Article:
RESULTS AND DISCUSSION Effect of Water-Cement Ratios on the Compressive Strength of Concrete and Lateritic Mixes Table 1 shows the variation of the variations of weight, density and crushing/compressive strength of concrete mixes with water-cement ratios. It was observed that the weight, density and compressive strength of the concrete cubes decrease with increase in water-cement ratio. However, the compressive strength was observed to increase with age; after casting the concrete mixes, the compressive strength increases as the number of curing day increases. This shows that the water-cement ratio is the main determinant of the weight, density and crushing strength of the concrete cubes. The plot of compressive strength of the concrete mixes versus water-cement ratio is shown in Figure 1 while Figure 2 shows the plot of compressive strength versus age. For the respective watercement ratio, the compressive strength was observed to be highest at 28 days after casting. Also, during each testing, the compressive strength of the concrete mixes was observed to be highest at 0.55 water-cement ratio.

Slump Test: A means of evaluating workability of concrete is the slump test. Slump is the distance through which a cone full of concrete drops when the cone is lifted. The apparatus used for the slump test are tamping rod, a cone, measuring rule, scoop, straight edge and a clean platform. Cement,

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Table 1: Variations of Weight, Density, and Compressive Strength of Concrete Mixes with Water-Cement Ratio.

S/N Mix Water-Cement Date of Date of Age Weight of Proportion Ratio Casting Casting (day) Cube (g) 1 1:2:4 0.55 04-07-05 11-07-05 7 8100 2 1:2:4 0.60 04-07-05 11-07-05 7 7850 3 1:2:4 0.65 04-07-05 11-07-05 7 7799 4 1:2:4 0.70 04-07-05 11-07-05 7 7499 5 1:2:4 0.80 04-07-05 11-07-05 7 7401 6 1:2:4 0.55 05-07-05 19-07-05 14 8300 7 1:2:4 0.60 05-07-05 19-07-05 14 8000 8 1:2:4 0.65 05-07-05 19-07-05 14 7897 9 1:2:4 0.70 05-07-05 19-07-05 14 7600 10 1:2:4 0.80 05-07-05 19-07-05 14 7450 11 1:2:4 0.55 06-07-05 03-08-05 28 8397 12 1:2:4 0.60 06-07-05 03-08-05 28 8100 13 1:2:4 0.65 06-07-05 03-08-05 28 8000 14 1:2:4 0.70 06-07-05 03-08-05 28 7698 15 1:2:4 0.80 06-07-05 03-08-05 28 7600 Note: Cross-sectional area of concrete = 15cm 15cm = 225cm2 = 22500 mm2 Volume of concrete cube = 15cm 15cm 15cm = 3375cm3 Density of Cube (g/cm3) 2.400 2.326 2.311 2.222 2.193 2.459 2.370 2.340 2.252 2.207 2.488 2.400 2.370 2.281 2.252 Crushing Load (KN) 245 238 237 218 207 360 323 305 290 281 450 390 385 367 360 Compressive Strength (N/mm2) 10.89 10.58 10.53 9.69 9.20 16.00 14.36 13.56 12.89 12.49 20.00 17.33 17.11 16.31 16.00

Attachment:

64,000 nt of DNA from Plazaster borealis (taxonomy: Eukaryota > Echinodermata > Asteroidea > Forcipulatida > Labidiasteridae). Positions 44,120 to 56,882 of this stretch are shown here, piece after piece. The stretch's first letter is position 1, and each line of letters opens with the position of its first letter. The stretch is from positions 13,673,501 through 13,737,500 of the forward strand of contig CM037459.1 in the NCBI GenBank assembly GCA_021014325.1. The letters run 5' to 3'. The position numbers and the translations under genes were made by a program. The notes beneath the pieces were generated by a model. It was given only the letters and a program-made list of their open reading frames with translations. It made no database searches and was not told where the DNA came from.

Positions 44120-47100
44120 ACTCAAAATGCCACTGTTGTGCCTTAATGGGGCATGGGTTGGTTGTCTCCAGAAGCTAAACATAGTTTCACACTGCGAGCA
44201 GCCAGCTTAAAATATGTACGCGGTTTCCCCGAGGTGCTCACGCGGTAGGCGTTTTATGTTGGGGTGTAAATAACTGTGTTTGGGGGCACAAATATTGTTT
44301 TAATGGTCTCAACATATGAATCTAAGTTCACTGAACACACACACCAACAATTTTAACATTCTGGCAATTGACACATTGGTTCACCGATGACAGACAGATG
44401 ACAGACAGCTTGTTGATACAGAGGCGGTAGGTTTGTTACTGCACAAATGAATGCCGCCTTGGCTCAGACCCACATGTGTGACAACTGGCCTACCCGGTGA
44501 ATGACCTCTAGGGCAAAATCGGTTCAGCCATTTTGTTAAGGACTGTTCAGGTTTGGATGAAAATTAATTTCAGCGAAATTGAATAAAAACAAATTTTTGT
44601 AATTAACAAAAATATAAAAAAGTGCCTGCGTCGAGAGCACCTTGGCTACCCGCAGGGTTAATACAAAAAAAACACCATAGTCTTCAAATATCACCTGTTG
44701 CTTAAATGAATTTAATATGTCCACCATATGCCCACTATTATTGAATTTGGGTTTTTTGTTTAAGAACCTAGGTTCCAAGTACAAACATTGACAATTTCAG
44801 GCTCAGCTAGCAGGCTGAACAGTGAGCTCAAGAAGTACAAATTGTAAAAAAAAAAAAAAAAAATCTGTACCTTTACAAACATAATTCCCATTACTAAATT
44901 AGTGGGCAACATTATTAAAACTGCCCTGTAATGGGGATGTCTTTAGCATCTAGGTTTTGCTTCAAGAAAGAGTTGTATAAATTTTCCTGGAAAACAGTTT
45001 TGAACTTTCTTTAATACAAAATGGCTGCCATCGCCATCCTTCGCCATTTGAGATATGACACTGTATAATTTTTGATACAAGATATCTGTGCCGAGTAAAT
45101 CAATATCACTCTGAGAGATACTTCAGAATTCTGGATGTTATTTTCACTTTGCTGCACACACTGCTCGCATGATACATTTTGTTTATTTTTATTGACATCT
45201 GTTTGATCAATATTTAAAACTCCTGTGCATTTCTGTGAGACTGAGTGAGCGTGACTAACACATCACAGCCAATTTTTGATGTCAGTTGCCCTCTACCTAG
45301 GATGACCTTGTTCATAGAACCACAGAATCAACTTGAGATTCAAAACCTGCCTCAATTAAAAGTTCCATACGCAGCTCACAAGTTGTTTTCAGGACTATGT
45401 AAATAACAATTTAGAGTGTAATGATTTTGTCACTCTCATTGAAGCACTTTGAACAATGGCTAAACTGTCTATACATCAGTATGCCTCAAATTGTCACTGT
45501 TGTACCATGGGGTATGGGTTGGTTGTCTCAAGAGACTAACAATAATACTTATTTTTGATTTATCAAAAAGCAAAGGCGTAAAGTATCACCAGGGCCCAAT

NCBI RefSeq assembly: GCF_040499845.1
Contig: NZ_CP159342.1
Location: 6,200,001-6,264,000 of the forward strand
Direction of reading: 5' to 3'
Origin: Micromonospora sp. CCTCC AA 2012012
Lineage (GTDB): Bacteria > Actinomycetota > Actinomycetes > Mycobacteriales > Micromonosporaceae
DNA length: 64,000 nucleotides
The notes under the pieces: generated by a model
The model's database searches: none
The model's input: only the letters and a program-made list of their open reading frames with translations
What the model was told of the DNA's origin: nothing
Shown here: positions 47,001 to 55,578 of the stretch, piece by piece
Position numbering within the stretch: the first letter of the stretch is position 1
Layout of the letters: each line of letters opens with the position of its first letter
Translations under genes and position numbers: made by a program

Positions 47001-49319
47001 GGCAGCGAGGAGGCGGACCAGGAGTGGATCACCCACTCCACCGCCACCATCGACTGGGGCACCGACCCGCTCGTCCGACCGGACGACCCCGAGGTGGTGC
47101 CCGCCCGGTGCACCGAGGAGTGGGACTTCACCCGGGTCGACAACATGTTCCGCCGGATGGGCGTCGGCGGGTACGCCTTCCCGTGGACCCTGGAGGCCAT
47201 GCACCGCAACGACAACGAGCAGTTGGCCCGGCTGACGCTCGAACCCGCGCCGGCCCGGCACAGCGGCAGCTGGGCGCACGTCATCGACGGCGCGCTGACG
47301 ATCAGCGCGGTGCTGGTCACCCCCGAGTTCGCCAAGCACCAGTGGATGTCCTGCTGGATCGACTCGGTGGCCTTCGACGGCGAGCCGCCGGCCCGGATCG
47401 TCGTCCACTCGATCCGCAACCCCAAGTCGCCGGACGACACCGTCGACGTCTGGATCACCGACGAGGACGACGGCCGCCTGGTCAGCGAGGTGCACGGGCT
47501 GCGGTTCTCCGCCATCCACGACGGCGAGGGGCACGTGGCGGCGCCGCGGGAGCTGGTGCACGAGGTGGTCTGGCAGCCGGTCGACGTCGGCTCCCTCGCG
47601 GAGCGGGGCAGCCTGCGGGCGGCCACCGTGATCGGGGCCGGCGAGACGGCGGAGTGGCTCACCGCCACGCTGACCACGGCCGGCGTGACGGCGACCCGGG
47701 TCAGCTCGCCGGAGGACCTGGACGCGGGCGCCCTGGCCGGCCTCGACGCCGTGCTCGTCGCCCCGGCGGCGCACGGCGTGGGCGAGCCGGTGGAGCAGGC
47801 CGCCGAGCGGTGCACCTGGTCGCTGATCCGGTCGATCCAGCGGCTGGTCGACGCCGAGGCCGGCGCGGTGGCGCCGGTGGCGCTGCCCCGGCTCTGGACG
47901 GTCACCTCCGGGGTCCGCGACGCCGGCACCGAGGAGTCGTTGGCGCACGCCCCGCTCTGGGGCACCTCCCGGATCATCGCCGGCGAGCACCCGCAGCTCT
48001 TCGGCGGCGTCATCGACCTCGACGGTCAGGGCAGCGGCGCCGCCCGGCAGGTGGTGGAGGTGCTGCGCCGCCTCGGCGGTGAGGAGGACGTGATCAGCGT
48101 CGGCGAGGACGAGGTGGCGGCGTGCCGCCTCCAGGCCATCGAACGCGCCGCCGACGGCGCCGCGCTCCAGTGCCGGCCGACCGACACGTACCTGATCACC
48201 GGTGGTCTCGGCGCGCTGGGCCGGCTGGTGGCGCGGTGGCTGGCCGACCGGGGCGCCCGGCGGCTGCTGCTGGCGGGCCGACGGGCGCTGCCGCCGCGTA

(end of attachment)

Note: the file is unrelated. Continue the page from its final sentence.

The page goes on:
Figure 1: Plot of Compressive Strength of Concrete Mixes vs. Water-Cement Ratio.

Figure 2: Plot of Compressive Strength of Concrete Mixes vs. Age.

In a similar way, the variations of weight, density and compressive strength of lateritic concrete mixes with water-cement ratios are shown in Table 2. The compressive strength of lateritic concrete mixes was also observed to decrease with increase in water-cement ratio and increase with age; the highest value was exhibited at 28 days after casting. Figure 3 shows the plot of compressive strength versus water-cement ratio while Figure 4 shows the plot of compressive strength of lateritic concrete versus age.

It was found that water-cement ratio above 0.65 causes a very significant reduction in the compressive strength of the lateritic concrete mixes. This is in contrast to the performance of the concrete mixes which shows consistent decrease of compressive strength with increase in water-cement ratio. The bar chart representations of the variations of compressive strength of concrete mixes and lateritic concrete mixes versus water-cement ratio, for different ageing periods, are respectively shown in Figures 5 and 6.

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Table 2: Variations of Weight, Density, and Compressive Strength of Lateritic Concrete Mixes with Water-Cement Ratio.

S/N Mix Water-Cement Date of Date of Age Weight of Proportion Ratio Casting Casting (day) Cube (g) 1 1:2:4 0.55 04-07-05 11-07-05 7 28010 2 1:2:4 0.60 04-07-05 11-07-05 7 27000 3 1:2:4 0.65 04-07-05 11-07-05 7 26660 4 1:2:4 0.70 04-07-05 11-07-05 7 25312 5 1:2:4 0.80 04-07-05 11-07-05 7 25190 6 1:2:4 0.55 05-07-05 19-07-05 14 28687 7 1:2:4 0.60 05-07-05 19-07-05 14 28010 8 1:2:4 0.65 05-07-05 19-07-05 14 28005 9 1:2:4 0.70 05-07-05 19-07-05 14 27340 10 1:2:4 0.80 05-07-05 19-07-05 14 26665 11 1:2:4 0.55 06-07-05 03-08-05 28 29025 12 1:2:4 0.60 06-07-05 03-08-05 28 28350 13 1:2:4 0.65 06-07-05 03-08-05 28 28015 14 1:2:4 0.70 06-07-05 03-08-05 28 28010 15 1:2:4 0.80 06-07-05 03-08-05 28 27675 Note: Cross-sectional area of concrete = 15cm 15cm = 225cm2 = 22500 mm2 Volume of lateritic concrete cube = 15cm 15cm 15cm = 3375cm3 Density of Cube Crushing (g/cm3) Load (KN) 8.299 823 8.000 808 7.899 780 7.500 115 7.464 100 8.500 838 8.299 823 8.298 817 8.101 119 7.901 108 8.600 858 8.400 843 8.301 833 8.299 138 8.200 127 Compressive Strength (N/mm2) 36.58 35.91 34.67 5.11 4.44 37.24 36.58 36.31 5.29 4.80 38.13 37.47 37.02 6.13 5.64

Figure 3: Plot of Compressive Strength of Lateritic Concrete Mixes vs. Water-Cement Ratio.

Figure 5: Plot of Compressive Strength of Concrete Mixes vs. Water-Cement Ratio.